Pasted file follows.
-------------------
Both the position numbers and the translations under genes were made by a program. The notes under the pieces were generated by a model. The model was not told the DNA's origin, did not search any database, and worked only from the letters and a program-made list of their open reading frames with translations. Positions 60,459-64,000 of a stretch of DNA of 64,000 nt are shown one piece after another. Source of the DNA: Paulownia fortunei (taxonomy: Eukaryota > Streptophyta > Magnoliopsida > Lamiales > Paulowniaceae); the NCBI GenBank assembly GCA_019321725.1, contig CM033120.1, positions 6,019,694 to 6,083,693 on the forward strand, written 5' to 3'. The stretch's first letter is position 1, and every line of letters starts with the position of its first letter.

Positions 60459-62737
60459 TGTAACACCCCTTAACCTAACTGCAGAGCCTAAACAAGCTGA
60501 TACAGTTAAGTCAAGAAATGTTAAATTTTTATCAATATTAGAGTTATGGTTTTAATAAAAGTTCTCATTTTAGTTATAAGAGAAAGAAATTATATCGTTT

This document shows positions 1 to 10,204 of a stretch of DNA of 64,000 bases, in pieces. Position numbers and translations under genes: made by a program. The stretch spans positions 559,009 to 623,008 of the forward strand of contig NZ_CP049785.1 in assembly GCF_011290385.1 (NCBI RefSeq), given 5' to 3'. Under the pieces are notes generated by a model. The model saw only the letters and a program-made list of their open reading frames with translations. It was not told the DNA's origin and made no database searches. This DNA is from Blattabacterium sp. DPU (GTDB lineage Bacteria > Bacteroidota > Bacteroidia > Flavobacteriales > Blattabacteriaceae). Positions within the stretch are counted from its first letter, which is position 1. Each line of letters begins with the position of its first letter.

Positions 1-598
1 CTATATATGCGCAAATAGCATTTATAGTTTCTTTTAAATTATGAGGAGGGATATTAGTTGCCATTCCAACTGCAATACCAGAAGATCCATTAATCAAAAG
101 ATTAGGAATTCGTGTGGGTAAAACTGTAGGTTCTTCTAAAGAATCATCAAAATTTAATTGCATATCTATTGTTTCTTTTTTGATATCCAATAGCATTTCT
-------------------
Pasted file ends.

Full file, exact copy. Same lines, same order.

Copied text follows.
Both the position numbers and the translations under genes were made by a program. The notes under the pieces were generated by a model. The model was not told the DNA's origin, did not search any database, and worked only from the letters and a program-made list of their open reading frames with translations. Positions 60,459-64,000 of a stretch of DNA of 64,000 nt are shown one piece after another. Source of the DNA: Paulownia fortunei (taxonomy: Eukaryota > Streptophyta > Magnoliopsida > Lamiales > Paulowniaceae); the NCBI GenBank assembly GCA_019321725.1, contig CM033120.1, positions 6,019,694 to 6,083,693 on the forward strand, written 5' to 3'. The stretch's first letter is position 1, and every line of letters starts with the position of its first letter.

Positions 60459-62737
60459 TGTAACACCCCTTAACCTAACTGCAGAGCCTAAACAAGCTGA
60501 TACAGTTAAGTCAAGAAATGTTAAATTTTTATCAATATTAGAGTTATGGTTTTAATAAAAGTTCTCATTTTAGTTATAAGAGAAAGAAATTATATCGTTT

This document shows positions 1 to 10,204 of a stretch of DNA of 64,000 bases, in pieces. Position numbers and translations under genes: made by a program. The stretch spans positions 559,009 to 623,008 of the forward strand of contig NZ_CP049785.1 in assembly GCF_011290385.1 (NCBI RefSeq), given 5' to 3'. Under the pieces are notes generated by a model. The model saw only the letters and a program-made list of their open reading frames with translations. It was not told the DNA's origin and made no database searches. This DNA is from Blattabacterium sp. DPU (GTDB lineage Bacteria > Bacteroidota > Bacteroidia > Flavobacteriales > Blattabacteriaceae). Positions within the stretch are counted from its first letter, which is position 1. Each line of letters begins with the position of its first letter.

Positions 1-598
1 CTATATATGCGCAAATAGCATTTATAGTTTCTTTTAAATTATGAGGAGGGATATTAGTTGCCATTCCAACTGCAATACCAGAAGATCCATTAATCAAAAG
101 ATTAGGAATTCGTGTGGGTAAAACTGTAGGTTCTTCTAAAGAATCATCAAAATTTAATTGCATATCTATTGTTTCTTTTTTGATATCCAATAGCATTTCT